“This may be exaggerated, but there was little denying the scale of the CIA’s humiliation,” Mahan Abedin, director of research at the London-based Centre for the Study of Terrorism, was quoted as saying in 2007.

Have his entire operation exposed in Iran? Check.

Another operation that Kappes approved blew up in the CIA’s face. It was run by Kappes’s friend Jeffrey Castelli; they had served together in their first overseas postings, in India and Pakistan.

Castelli was CIA station chief in Rome in 2003 when an agency team snatched an al-Qaeda operative known as Abu Omar off a Milan street and flew him to Cairo for interrogation. Italian antiterrorism police had had Omar (real name: Hassan Mustafa Osama Nasr) in their sights and were monitoring his phone in Milan when he was provisionally released by the Egyptians. They listened as he described his abduction from Milan by the Americans and said he’d been tortured.

Using the time and place of Omar’s kidnapping, Milan authorities-who had opened a kidnapping investigation-were able to pinpoint cell-phone calls along the CIA team’s escape route and trace them to their owners. That led them to the agents’ hotel-registration and car-rental records, including photocopies of their passports. As it turned out, they had used their phones for both business and personal use, calling spouses and girlfriends as well as CIA offices, in violation of every rule in the espionage handbook.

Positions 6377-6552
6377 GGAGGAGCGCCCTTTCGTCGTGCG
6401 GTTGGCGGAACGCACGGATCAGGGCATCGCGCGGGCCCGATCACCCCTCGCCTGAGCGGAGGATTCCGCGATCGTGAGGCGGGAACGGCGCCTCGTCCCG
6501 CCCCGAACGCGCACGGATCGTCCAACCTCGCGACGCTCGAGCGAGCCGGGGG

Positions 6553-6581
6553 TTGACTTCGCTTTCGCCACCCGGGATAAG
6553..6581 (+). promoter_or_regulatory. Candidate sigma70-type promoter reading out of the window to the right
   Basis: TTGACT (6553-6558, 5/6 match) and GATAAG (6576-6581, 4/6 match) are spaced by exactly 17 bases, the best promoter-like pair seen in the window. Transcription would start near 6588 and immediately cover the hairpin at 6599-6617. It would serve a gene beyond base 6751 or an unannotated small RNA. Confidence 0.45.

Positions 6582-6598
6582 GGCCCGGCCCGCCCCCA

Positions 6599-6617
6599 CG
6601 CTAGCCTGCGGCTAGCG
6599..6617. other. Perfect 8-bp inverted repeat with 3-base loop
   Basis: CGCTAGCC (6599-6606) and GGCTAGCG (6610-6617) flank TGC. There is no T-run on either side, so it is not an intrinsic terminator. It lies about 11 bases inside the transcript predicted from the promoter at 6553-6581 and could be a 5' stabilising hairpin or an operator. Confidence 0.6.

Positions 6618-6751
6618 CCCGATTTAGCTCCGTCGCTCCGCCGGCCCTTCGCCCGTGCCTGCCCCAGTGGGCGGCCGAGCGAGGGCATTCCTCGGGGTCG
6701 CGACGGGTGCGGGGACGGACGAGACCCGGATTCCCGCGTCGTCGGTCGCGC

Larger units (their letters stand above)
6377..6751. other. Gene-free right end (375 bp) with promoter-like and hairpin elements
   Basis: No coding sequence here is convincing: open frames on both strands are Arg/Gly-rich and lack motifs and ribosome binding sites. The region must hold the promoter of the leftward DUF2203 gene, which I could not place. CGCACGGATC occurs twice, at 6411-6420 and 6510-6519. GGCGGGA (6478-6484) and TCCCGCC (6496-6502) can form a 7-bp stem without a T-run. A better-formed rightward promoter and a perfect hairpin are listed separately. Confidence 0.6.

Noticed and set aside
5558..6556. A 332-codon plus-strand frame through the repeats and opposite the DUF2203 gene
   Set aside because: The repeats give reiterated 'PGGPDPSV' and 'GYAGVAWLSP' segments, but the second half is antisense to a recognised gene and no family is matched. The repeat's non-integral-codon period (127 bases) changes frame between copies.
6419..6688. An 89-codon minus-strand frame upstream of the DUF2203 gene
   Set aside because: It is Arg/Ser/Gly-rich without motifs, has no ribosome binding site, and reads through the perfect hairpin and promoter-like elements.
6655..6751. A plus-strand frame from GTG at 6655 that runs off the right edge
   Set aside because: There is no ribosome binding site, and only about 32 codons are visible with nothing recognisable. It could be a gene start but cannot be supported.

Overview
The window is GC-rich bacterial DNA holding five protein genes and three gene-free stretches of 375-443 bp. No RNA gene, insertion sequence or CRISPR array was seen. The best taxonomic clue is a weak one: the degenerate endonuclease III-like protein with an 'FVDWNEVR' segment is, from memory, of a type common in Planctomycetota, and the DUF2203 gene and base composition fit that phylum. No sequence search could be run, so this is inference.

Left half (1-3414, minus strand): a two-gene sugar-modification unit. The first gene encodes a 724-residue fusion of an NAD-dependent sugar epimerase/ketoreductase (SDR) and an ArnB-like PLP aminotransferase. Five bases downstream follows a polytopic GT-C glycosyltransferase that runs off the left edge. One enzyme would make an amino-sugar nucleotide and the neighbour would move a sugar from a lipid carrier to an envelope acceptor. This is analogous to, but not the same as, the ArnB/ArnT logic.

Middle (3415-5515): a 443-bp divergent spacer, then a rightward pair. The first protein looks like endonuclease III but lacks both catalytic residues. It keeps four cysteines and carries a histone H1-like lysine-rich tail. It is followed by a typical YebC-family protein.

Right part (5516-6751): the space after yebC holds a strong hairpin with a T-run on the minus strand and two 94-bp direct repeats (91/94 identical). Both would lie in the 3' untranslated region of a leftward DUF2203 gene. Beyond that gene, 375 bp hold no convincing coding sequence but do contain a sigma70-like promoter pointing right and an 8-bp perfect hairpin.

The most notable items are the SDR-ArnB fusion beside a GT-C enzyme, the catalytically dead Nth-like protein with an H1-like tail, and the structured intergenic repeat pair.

When police raided the home of the CIA base chief, Robert Lady, who had fled only hours before, they discovered boxes and computer files full of incriminating evidence, including surveillance photos of Abu Omar.

The Italian prosecutor got arrest warrants for the 26 Americans involved, all but one CIA agents. The affair, including a trial in absentia, turned into a cartoon of the “rogue” Bush administration-and CIA ineptitude.

Have 23 CIA agents tried for crimes in Italy which forced your station chief to flee the country? Check.

“He became ADDO in the fall of 2002,” Sifton said, “just as the CIA was expanding its program for secret prisons and harsh interrogations and as it continued its renditions program with zeal.”

In at least one case, Kappes didn’t stay far away, sources say. According to an internal investigation, he helped tailor the agency’s paper trail regarding the death of a detainee at a secret CIA interrogation facility in Afghanistan, known internally as the Salt Pit.

The detainee froze to death after being doused with water, stripped naked, and left alone overnight, according to reports in the Washington Post and Los Angeles Times. He was secretly buried and his death kept “off-the-books,” the Post said.

Cover up the death of a detainee? Check.